Running 1,000 miles over a four-year period can seem like a tall order, especially for people who haven’t put on their sneakers for a workout in a while. But fitness experts say it’s totally doable.
To inspire people to adopt healthier lifestyles — and to celebrate America’s upcoming 250th birthday — Independence Blue Cross has created a new fitness challenge, “Road to 2026.” It asks participants to walk, hike, run or cycle 1,000 miles by July 4, 2026. Participants can also choose to cycle 10,000 miles.
The challenge is divided into four 250-mile segments (or 2,500-mile segments for cyclists). People who track their miles online and complete each of the four milestones will receive medals and be entered to win various prizes. Anyone aged 18 or over can register.
Fitness experts advise people who are not currently adhering to exercise routines to start slow and gradually increase the mileage of their workouts. Here’s what it should look like.
How to start training
The goal for people who are just starting to exercise regularly is gradual progression, according to Dr. Charlie Seltzer, a Philadelphia-based physician with certifications in obesity and internal medicine.
“You can’t make significant progress in a day, but you can get significantly injured in a day,” Seltzer explained.
For people interested in participating in the “Road to 2026” challenge, it’s important to figure out what kind of exercise they want to do and set specific but realistic goals, Seltzer said. When people push too hard too quickly, they increase the risk of overuse injuries like stress fractures, shin splints, and Achilles tendonitis.
People who enjoy walking should initially set a 10-minute walk bar three times a week, Seltzer said. Then they should add five minutes every two weeks.
Whatever timeline one sets, it has to be realistic, Seltzer said. Being able to exercise regularly twice a week for 20 minutes is better than planning five-hour workouts every week, but being unable to stick with them.
“Have a program written instead of just driven,” he added. “You can always change it. You have to know what you’re doing to know if it’s working.”
Chris Beck, head trainer at B3 Fitness in Philadelphia, recommended following the 10-15% rule. “If you walk four miles the first week, increase your mileage by 10-15% each week. You want to gradually increase your mileage so you don’t stress the body too much.”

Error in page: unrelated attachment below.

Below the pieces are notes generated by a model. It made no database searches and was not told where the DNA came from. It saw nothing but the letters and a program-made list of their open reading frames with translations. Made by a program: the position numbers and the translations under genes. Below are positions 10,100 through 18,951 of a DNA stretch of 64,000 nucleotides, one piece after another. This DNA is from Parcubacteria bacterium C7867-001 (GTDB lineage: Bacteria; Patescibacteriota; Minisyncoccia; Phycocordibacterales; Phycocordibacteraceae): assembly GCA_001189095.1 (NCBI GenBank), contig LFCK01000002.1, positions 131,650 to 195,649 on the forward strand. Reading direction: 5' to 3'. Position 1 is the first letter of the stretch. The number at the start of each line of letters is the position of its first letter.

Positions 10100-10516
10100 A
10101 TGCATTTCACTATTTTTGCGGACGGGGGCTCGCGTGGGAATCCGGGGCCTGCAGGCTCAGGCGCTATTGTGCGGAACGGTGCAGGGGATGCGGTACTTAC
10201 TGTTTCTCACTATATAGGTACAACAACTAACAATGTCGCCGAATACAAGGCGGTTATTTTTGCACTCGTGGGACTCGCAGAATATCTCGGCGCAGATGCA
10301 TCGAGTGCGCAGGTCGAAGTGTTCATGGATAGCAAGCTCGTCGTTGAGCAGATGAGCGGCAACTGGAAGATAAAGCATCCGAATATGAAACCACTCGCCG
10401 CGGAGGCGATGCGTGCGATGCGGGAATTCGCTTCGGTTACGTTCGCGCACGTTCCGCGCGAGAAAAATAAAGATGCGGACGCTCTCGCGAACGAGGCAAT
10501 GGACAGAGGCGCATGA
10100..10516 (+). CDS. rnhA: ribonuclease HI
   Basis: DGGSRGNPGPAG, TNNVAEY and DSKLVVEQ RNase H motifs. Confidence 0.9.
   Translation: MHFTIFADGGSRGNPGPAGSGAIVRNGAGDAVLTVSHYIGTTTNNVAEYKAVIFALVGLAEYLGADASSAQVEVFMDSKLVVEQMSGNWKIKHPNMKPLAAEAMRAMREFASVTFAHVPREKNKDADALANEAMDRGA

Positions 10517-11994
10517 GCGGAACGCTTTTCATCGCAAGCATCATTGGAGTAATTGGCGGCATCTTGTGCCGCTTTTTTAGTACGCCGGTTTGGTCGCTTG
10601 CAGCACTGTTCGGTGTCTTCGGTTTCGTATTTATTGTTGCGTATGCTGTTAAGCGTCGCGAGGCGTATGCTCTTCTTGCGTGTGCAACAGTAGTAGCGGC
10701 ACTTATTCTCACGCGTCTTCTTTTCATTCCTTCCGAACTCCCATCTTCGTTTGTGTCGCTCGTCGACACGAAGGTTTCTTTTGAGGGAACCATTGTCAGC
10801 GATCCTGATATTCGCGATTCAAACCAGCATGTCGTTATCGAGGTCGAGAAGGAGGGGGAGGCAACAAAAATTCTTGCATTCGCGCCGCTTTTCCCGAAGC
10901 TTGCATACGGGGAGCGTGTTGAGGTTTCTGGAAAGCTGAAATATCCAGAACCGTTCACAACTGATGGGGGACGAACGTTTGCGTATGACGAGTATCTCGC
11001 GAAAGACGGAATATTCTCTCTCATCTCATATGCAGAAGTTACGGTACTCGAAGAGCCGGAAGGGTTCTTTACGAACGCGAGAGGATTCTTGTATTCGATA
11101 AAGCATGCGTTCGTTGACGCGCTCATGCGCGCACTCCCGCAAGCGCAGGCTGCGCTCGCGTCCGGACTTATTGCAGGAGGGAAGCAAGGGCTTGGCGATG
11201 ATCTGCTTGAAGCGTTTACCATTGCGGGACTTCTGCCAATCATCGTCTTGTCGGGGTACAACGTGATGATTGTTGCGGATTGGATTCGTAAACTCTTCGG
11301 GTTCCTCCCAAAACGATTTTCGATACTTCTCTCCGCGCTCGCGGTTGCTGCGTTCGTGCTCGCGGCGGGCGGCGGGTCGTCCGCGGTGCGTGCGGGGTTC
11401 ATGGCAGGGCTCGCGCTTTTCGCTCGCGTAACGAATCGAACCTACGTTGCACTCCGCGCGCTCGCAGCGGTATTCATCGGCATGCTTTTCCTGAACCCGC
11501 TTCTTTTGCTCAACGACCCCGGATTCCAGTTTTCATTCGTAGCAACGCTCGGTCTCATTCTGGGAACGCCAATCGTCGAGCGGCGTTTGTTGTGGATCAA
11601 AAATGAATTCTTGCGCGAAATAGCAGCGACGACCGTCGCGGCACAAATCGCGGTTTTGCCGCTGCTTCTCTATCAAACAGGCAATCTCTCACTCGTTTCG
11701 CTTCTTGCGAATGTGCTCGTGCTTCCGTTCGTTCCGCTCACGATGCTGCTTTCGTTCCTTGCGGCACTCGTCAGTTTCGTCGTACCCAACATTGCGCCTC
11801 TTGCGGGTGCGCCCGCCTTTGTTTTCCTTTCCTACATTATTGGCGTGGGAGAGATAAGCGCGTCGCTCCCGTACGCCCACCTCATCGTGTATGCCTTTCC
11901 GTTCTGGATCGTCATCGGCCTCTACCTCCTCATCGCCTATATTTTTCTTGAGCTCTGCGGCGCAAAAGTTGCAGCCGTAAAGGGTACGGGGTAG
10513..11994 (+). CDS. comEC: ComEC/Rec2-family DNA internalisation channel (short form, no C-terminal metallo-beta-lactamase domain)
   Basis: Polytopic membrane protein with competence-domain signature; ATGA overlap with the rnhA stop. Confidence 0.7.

Beck advised people to focus on increasing their endurance first before increasing the intensity of their workouts.
“Don’t go one to two miles more and increase your speed,” he explained. “If you feel tired, you can take a day off, especially at the beginning. … If you feel constantly tired and achy, stay at your current mileage until your body feels comfortable or take a week off, where you still train, but scale it down.”
Fitness experts say it’s a good idea to get evaluated by a healthcare provider before starting any new exercise regimen or at least have a personal trainer review the plan. exercise to ensure that it does not increase the risk of injury, especially for people who have never done anything like this before.
Include appropriate recovery time
Some soreness is expected when people start exercising, although it should go away as people exercise regularly, Seltzer said. But if people are experiencing joint pain or signs of overtraining — illness, trouble sleeping, fatigue and chronic injuries — they should back off.
“The pain after the run is OK, but your ankle exploding after the run is not,” he explained. He added that proper nutrition is important for the body’s recovery, so people should consume adequate amounts of protein and vegetables.
When adding mileage, people need to make sure they’re eating enough whole grains, carbs and protein, Beck said. He also advised people to stretch for 10-15 minutes every day. He suggested foam rolling, light yoga and breathing.
To build muscle, people should also incorporate a day or two of full-body strength training into their exercise routines, he said.
Building a workout routine that includes cardio and strength training adds variety to one’s exercise regimen. It also allows people to target multiple areas of the body throughout the week. Fitness experts advise people to work up to exercising four to five days a week. Rest days should be built in to allow the body to recover.
Michael Shellenberger, personal trainer at The Edge Fitness Clubs in Deptford, New Jersey, said one of the first things he does when working with new clients is to see how well they move and identify the movements they could do without pain.
To build confidence, he starts people off with exercises they can already do well, whether it’s squats, lunges, push-ups or pull-ups, and progresses from there. He generally recommends that people who are just starting to exercise start out by doing two or three workouts of 30 minutes each. But they should still avoid a sedentary lifestyle on other days of the week.
“You have to move every day,” he stressed. And he urged people to listen to their bodies to avoid injury.
“If you have pain in your joints or lower back, stop and assess,” he said. “You may be using the wrong form or it may just be an exercise you can’t do yet.”
The best way to prevent injuries is to stretch before exercising, said Theresa Gabriella-Frey, a former yoga teacher from Croydon, Bucks County. Swimming and sitting in a hot tub to relax your muscles can also help.
Gabriella-Frey, who encourages others on their health and wellness journeys through her Facebook page, No Yo-Yo Effect, Yoga Lift Breathe, said people looking to get back to exercising should consider to start with yoga or Tai Chi, as these will help the body get used to moving again.